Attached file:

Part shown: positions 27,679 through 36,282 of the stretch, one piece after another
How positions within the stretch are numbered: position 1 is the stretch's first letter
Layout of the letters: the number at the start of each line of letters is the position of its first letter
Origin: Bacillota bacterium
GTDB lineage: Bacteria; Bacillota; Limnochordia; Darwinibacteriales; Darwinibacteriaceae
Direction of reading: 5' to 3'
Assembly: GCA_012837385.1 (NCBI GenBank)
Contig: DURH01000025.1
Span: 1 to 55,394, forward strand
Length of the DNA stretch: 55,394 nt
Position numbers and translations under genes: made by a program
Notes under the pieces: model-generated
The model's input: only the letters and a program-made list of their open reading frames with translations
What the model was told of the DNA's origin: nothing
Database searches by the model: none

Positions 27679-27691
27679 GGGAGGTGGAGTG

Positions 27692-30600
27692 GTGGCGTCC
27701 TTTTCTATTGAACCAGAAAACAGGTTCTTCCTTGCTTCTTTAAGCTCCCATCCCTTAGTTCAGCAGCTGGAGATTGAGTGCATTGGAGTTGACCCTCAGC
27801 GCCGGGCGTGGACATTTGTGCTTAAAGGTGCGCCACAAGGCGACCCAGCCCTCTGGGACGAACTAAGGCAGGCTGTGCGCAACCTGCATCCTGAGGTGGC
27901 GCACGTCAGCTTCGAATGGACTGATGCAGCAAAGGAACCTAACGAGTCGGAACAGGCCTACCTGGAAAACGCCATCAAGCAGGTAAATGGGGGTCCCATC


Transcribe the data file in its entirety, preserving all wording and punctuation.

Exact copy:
Part shown: positions 27,679 through 36,282 of the stretch, one piece after another
How positions within the stretch are numbered: position 1 is the stretch's first letter
Layout of the letters: the number at the start of each line of letters is the position of its first letter
Origin: Bacillota bacterium
GTDB lineage: Bacteria; Bacillota; Limnochordia; Darwinibacteriales; Darwinibacteriaceae
Direction of reading: 5' to 3'
Assembly: GCA_012837385.1 (NCBI GenBank)
Contig: DURH01000025.1
Span: 1 to 55,394, forward strand
Length of the DNA stretch: 55,394 nt
Position numbers and translations under genes: made by a program
Notes under the pieces: model-generated
The model's input: only the letters and a program-made list of their open reading frames with translations
What the model was told of the DNA's origin: nothing
Database searches by the model: none

Positions 27679-27691
27679 GGGAGGTGGAGTG

Positions 27692-30600
27692 GTGGCGTCC
27701 TTTTCTATTGAACCAGAAAACAGGTTCTTCCTTGCTTCTTTAAGCTCCCATCCCTTAGTTCAGCAGCTGGAGATTGAGTGCATTGGAGTTGACCCTCAGC
27801 GCCGGGCGTGGACATTTGTGCTTAAAGGTGCGCCACAAGGCGACCCAGCCCTCTGGGACGAACTAAGGCAGGCTGTGCGCAACCTGCATCCTGAGGTGGC
27901 GCACGTCAGCTTCGAATGGACTGATGCAGCAAAGGAACCTAACGAGTCGGAACAGGCCTACCTGGAAAACGCCATCAAGCAGGTAAATGGGGGTCCCATC